Among the words listed are some I’ve used with fair frequency, like alacrity, egregious, gratuitous, hubris, poignant, sycophant, and veracity. But there are plenty I almost never use, like copacetic, fatuous, insipid, misanthrope, polymath, and unctuous — even though I know that they mean. (I won’t talk about the ones I had to look up!)
But there are plenty of other words I use, which maybe we don’t use quite enough. Here’s my own list of 10 words you might want to include in your vocabulary:
Boondocks. I thought everybody used this word, until I recently had a teenager read a story of mine and comment that she didn’t know that word and didn’t think anyone in her age cohort did. *sigh* It means way out there in isolated country. Like “I had to drive an hour outside of town to reach his lone shack out in the boondocks.” Although I’m more likely to use it as in, “Where is my car in this mall parking lot? Oh, yeah. I parked out in the boondocks.”
Conniption (Fit). So the word is conniption, but I never say it without immediately following with the word fit. What’s a conniption fit? Well, conniption means the full range of hysterics. So a conniption fit is what you have when you discover your two-timing boyfriend is at it again or your children have left another mess in the middle of your living room or the election ballot once again provides two completely unacceptable choices.
Eschatology. Ever wonder when the world will come to an end and how? Then, you might be intrigued by eschatology, a branch of theology that deals with the end of the world’s history and/or humankind. It may sound a little depressing, but it’s quite interesting to hear all the theories of what a grand finale might look like.
Flabbergasted. Why go for simply “surprised” when you can amp it up and say you’re flabbergasted? Synonyms include “astonished,” “perplexed,” and “amazed.”
Gobsmacked. Need something even more than flabbergasted? Hello, gobsmacked. You gotta love a word that sounds like its meaning. Gobsmacked is like “surprised” on steroids. When you just can’t believe something, you’re gobsmacked.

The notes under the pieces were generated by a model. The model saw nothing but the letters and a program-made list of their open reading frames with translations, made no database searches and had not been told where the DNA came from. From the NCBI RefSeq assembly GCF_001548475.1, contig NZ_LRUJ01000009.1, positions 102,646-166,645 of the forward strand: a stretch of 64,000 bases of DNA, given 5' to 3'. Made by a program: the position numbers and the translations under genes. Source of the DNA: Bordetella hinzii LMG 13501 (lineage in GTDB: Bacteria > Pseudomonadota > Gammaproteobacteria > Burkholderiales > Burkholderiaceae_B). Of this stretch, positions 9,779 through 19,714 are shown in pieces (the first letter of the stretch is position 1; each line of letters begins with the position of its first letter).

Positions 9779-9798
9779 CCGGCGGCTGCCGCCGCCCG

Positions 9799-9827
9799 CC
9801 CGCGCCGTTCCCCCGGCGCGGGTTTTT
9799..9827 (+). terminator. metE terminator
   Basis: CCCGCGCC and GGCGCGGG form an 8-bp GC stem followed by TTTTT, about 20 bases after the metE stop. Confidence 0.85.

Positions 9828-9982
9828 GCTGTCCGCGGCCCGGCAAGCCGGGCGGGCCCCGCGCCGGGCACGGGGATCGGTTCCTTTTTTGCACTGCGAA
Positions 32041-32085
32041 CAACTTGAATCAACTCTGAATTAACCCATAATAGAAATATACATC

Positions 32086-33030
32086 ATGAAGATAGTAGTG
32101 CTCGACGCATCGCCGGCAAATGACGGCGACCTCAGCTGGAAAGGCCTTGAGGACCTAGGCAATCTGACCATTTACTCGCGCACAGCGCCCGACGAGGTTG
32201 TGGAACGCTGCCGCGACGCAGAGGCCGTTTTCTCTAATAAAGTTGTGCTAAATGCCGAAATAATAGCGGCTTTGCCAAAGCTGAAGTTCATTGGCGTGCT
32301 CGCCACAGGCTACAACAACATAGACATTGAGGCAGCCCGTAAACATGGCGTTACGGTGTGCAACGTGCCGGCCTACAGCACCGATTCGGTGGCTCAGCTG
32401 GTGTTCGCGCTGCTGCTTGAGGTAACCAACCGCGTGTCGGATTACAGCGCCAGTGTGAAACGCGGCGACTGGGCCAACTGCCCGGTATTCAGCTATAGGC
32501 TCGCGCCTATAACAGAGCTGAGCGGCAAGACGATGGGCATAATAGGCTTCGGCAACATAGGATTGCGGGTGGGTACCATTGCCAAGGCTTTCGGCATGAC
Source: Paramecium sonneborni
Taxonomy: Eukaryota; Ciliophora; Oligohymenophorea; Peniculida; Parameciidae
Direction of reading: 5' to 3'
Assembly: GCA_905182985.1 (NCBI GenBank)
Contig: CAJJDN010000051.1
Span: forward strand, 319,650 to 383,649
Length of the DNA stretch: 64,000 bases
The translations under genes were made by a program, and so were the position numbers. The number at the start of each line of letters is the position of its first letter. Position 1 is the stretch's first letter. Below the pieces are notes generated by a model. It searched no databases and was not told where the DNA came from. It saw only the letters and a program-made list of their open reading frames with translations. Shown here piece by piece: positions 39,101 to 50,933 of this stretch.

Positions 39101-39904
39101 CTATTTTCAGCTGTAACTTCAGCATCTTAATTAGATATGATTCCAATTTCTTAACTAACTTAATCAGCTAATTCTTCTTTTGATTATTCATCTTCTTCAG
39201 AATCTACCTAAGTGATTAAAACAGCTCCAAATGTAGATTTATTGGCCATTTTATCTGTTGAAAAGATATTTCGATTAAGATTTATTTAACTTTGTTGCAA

Hippopotami. Sure, you say hippopotamus, but do you look for opportunities to say hippopotami? Personally, I’m not entirely happy if I see a single hippo; it just sort of takes away from the pronunciation fun of punctuating that final long i. You can also extend the fun with other -us to -i words, such as cacti and octopi and radii and alumni. (Yes, I know you can also say hippopotamuses, but where’s the fun in that? 😉 )
That last entry is in honor of “Hip Jenny,” who is recovering from recent hip surgery.
Lackadaisical. Welcome to summer with teenagers! However, this word gets used in my house throughout the year. It means lazy, listless, idle, unambitious, slothful. You may live with someone who qualifies as lackadaisical or have a few days when you meet that definition yourself.
Persnickety. Got a nitpicking, finicky person in your life? This word entered my routine vocabulary with the arrival of my second son and his picky eating habits. But persnickety has come in rather handy in a number of other situations, when someone is a bit too fussy about this or that.
Rambunctious. Anyone who has children or has been to a rock concert needs this word. Google’s dictionary defines it as “uncontrollably exuberant; boisterous.” If you’re trying to imagine this word in action, just think Chuck E. Cheese. Pretty much everything going on in there describes rambunctious.
Surreptitious. I likely hear this word in mysteries more than any other place. Which makes sense, since it means “done in a secret way,” or on the sly. Surreptitious brings to my mind such actions as peeking, sneaking, and spying. That guilty pleasure of yours? Do that surreptitiously.
Which of these words do you use or want to add to your vocabulary? And what words do you use with some frequency that you don’t think we all use enough?